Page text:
(b) When used in this section the term ''Displaced Person residing in the United States'' means a person who establishes that he lawfully entered the United States as a non- immigrant under section 3 or as a nonquota immigrant student under subdivision (e) of Section 4 of the Immigration Act of May 26, 1924, as amended, and that he is a person displaced from the country of his birth, or nationality, or of his last residence as a result of events subsequent to the out-break of World War II; and that he cannot return to any of such countries because of persecution or fear of persecution on account of race, religion or political opinions.

Sec. 5. Quota nationality for the purposes of this Act shall be determined in accordance with the provisions of Section 12 of the Immigration Act of 1924 (43 Stat. 160-161; 8 U.S.C. 212) and no eligible displaced person shall be issued an immigration visa if he is known or believed by the consular officer to be subject to exclusion from the United States under any provision of the immigration laws, with the exception of the contract labor clause of section 3 of the Immigration Act of February 5, 1917, as amended (39 Stat. 875-878; 8 U.S.C. 136), and that part of the said Act which excludes from the United States persons whose ticket or passage is paid by another or by any corporation, association, society, municipality, or foreign government, either directly or indirectly; and all eligible displaced persons and eligible displaced orphans shall be exempt from paying visa fees and head taxes.

Sec. 6. The preferences provided within the quotas by Section 6 of the Immigration Act of 1924 (43 Stat. 155-156; 47 Stat. 656; 45 Stat. 1009; 8 U.S.C. 206), shall not be applicable in the case of any eligible displaced person receiving an immigration visa under this Act, but in lieu of such preferences the following preferences, without priority in time of issuance of visas as between such preferences, shall be granted to eligible displaced persons and their family dependents who are the spouse or the unmarried dependent child or children under twenty-one years of age, in the consideration of visa applications:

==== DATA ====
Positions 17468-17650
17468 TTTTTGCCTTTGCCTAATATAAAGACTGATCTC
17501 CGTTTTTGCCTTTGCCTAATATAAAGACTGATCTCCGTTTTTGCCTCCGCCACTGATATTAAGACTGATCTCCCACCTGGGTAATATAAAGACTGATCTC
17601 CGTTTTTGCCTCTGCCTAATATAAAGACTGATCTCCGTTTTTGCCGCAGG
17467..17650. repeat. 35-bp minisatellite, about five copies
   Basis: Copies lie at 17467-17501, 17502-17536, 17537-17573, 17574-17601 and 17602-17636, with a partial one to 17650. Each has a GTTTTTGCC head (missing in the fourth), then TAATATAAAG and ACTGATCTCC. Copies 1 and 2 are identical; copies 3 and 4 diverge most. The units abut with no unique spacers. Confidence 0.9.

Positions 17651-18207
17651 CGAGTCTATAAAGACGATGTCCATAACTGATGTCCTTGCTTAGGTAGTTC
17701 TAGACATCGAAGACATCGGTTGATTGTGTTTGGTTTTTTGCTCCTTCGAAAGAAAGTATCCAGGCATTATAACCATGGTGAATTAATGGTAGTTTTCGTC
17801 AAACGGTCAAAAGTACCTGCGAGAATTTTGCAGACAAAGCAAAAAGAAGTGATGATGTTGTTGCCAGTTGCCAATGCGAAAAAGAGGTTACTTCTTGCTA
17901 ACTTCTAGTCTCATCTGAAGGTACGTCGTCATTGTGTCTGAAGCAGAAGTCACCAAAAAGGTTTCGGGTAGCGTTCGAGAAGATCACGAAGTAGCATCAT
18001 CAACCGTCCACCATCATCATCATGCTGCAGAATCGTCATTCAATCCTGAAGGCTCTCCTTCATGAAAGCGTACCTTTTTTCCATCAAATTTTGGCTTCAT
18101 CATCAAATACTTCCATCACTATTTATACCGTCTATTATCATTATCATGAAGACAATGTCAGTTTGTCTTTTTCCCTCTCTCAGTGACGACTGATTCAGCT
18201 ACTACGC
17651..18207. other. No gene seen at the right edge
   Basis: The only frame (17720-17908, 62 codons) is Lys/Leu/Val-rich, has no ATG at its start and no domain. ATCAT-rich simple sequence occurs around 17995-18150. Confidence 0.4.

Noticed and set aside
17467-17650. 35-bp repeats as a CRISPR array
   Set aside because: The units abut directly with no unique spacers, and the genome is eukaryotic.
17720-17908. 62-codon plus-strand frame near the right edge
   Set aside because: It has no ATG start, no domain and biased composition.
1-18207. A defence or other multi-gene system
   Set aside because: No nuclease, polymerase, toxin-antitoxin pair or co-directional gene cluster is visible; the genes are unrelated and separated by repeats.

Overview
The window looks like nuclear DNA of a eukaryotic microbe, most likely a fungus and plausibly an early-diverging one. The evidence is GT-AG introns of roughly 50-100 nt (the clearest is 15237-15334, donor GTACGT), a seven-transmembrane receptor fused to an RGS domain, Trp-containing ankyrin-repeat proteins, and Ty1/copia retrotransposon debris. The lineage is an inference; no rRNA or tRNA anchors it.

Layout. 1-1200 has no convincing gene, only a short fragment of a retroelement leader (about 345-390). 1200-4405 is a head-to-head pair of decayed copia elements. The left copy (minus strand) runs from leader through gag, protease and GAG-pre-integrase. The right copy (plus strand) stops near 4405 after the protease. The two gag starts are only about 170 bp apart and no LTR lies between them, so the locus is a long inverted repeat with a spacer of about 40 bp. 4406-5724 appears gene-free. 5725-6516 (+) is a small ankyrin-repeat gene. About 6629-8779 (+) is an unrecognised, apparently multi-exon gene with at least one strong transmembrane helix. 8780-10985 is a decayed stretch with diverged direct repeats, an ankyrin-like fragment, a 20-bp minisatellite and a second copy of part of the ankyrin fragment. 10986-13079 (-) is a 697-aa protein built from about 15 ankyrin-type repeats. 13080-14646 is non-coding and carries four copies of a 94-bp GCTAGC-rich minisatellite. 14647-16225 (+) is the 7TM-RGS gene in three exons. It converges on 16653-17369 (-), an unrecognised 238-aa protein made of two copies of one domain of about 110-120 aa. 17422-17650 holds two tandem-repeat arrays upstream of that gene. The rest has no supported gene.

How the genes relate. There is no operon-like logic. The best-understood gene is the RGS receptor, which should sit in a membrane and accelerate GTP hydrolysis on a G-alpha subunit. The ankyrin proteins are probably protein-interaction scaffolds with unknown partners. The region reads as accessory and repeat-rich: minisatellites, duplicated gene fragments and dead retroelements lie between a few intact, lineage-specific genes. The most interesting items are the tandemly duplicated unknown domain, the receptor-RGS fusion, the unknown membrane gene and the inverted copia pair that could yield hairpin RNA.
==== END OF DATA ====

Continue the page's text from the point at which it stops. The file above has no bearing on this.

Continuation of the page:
(a) First. Eligible displaced persons who have been previously engaged in agricultural pursuits and who will be employed in the United States in agricultural pursuits: Provided, That not less than 30 per centum of the visas issued pursuant to this Act shall be made available exclusively to such persons; and Provided further, That the wife, and unmarried dependent child or children under twenty-one years of age, of such persons may, in accordance with the regulations of the Commission, be deemed to be of that class of persons who have been previously engaged in agricultural pursuits and who will be employed in the United States in agricultural pursuits.
(b) Second. Eligible displaced persons who are household, construction, clothing, and garment workers, and other workers needed in the locality in the United States in which such persons propose to reside; or eligible displaced persons possessing special educational, scientific, technological or professional qualifications.
(c) Third. Eligible displaced persons who are the blood relatives of citizens or lawfully admitted alien residents of the United States, such relationship in either case being within the third degree of consanguinity computed according to the rules of the common law.